IP address defined
Every device connected to a TCP/IP network requires at least one IP address and must be unique within that network. An IP address is commonly represented in dotted decimal notation. Here are some examples of IP addresses shown in dotted decimal form.
As in these examples, all IP addresses are 32 bits long and are comprised of four 8-bit segments known as octets. Representing IP addresses in dotted decimal notation makes them a lot easier to read than in the machine friendly binary format. As you will see in the next section, however, the capability to convert IP addresses to-and-from binary format is required for configuring your TCP/IP network and for the exam. The following is an example of an IP address shown in dotted decimal and its equivalent binary notation.
Dotted Decimal Binary
220.127.116.11 11001111 00010101 00100000 00001100
Network ID and Host ID
Although an IP address is a single value, it is divided into two pieces of information: the network ID and the host ID of the networked device.
The network ID identifies the systems that are located on the same physical network. All systems on the same physical network must have the same network ID, and the network ID must be unique to the local segment. In this case, local is defined as being on one side of a router.
The host ID identifies a workstation, server, router, or other TCP/IP device within a network. The host address for each device must be unique to the network ID. A computer connected to a TCP/IP network uses the network ID and host ID to determine which
packets it should receive or ignore and to determine which devices are to have the opportunity of receiving its transmissions.
Throughout the world, TCP/IP networks vary greatly in size and scope. In order to accommodate the wide range of network design needs, IP addresses have been divided into classes.
IP Address Classes Defined
The IP address is 32 bits in length and is used to identify both the host address and the address of the network in which the host resides. An address class is defined to allocate the minimum number of bits that are to be used as the network ID. The remaining bits can be used to further subdivide the network using subnet masks and to define the host ID.
Reasons for Using Specific Address Classes
If you are new to TCP/IP, you may be asking yourself “Why are there different classes of IP addresses, and how can I use them?” First of all, the Internet community has defined the different types of IP addresses in order to accommodate the needs of networks of different sizes. A network with less than 255 devices (workstations, routers, printers, and so) can be assigned a Class C network address. However, a large organization with up to 65,534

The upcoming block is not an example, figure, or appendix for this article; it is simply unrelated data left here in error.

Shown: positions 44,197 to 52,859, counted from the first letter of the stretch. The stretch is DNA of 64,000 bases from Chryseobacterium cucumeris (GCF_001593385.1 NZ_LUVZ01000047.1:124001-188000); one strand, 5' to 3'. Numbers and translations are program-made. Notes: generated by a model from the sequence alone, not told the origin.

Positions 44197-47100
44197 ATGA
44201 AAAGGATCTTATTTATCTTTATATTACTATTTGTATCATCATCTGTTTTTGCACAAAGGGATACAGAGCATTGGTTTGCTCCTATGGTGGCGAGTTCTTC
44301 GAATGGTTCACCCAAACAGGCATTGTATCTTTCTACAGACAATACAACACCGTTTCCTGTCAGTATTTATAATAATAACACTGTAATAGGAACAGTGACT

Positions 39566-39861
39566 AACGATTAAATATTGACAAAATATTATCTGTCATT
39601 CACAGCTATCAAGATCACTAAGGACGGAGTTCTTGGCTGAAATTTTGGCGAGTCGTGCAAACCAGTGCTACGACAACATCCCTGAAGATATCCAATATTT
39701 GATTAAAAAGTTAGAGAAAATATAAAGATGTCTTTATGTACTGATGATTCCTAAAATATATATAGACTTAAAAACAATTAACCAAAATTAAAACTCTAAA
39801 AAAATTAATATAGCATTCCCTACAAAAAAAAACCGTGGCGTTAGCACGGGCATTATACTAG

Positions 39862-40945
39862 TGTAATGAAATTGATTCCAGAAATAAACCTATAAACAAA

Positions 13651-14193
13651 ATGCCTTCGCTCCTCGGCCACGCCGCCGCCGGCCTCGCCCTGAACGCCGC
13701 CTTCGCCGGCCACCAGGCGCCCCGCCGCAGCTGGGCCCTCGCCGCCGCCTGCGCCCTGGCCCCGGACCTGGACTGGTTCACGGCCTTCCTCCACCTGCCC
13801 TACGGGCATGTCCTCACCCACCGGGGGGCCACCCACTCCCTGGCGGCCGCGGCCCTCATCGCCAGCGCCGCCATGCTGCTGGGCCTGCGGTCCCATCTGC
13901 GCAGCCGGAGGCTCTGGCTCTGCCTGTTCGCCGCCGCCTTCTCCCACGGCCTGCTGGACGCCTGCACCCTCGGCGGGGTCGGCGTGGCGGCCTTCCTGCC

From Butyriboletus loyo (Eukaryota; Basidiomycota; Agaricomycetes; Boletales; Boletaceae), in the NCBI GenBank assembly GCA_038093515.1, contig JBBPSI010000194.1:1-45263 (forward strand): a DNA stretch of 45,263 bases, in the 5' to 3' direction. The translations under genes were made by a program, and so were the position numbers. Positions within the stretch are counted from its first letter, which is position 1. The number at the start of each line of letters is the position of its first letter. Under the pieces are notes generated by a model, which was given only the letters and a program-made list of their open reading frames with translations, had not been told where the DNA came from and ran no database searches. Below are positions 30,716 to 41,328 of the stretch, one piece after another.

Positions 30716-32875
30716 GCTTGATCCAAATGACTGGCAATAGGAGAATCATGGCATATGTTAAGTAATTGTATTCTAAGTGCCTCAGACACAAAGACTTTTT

devices will need at least a Class B address.
Second, as long as you are not connecting your internal network directly to the public Internet, you can use any valid Class A, B, or C address you want. However, any device that is connected directly to the Internet, must be assigned a network ID from the Internet
community. The organization responsible for administering the assignment of the network ID portions of IP addresses for network devices directly connected to the Internet is the Internet Network Information Center (InterNIC).
Class A addresses are assigned to networks with extremely large numbers of hosts (networked devices). The MSB is set to 0, and is combined with the remaining seven bits of the first octet to complete the network ID. This leaves the last 3 octets, or 24 bits to be assigned to subnet masking and to hosts. As we saw in table 3.3, this allows for 126 (27-2) networks with up to 16,777,214 (221-2) hosts per network. An example of a Class A address is 10.1.2.34 where 10.0.0.0 is the network and 0.1.2.34 is the host.
Class B addresses are assigned to networks with no more than 65,534 (216-2) hosts (networked devices). The MSBs are set to 10, and are combined with the remaining 14 bits of the first two octets to complete the network ID. This leaves the last 2 octets, or 16 bits to be assigned to subnet masking and to hosts and allows for 16,384 (214) networks. Each of these networks can have as many as 65+ thousand hosts. An example of a Class B address is 18.104.22.168 here the network is
22.214.171.124 and the host is 21.253.
Class C addresses are assigned to small networks with a more limited number of hosts. The MSBs are set to 110, and are combined with the remaining 21 bits of the first three octets
to complete the network ID. This leaves the last octet available to be assigned to subnet masking and to hosts, allowing for 2,097,152 (221) networks with up to 254 (28-2) hosts per
network. An example of a Class B address is 126.96.36.199 which is a network of 188.8.131.52 with a host ID of 0.0.0.12.
Class D addresses are reserved for multicast groups. Multicast addresses are assigned to groups of hosts that are cooperating, or are related in some manner. Each host in a multicast group has to be configured to accept multicast packets. The MSBs of a class D address are set to 1110. The remaining bits are uniquely assigned to each group of hosts. Microsoft NT supports class D addresses for applications such as Microsoft Net-Show.
Class E addresses are an experimental class of IP addresses reserved for use in the future. The MSBs for class E address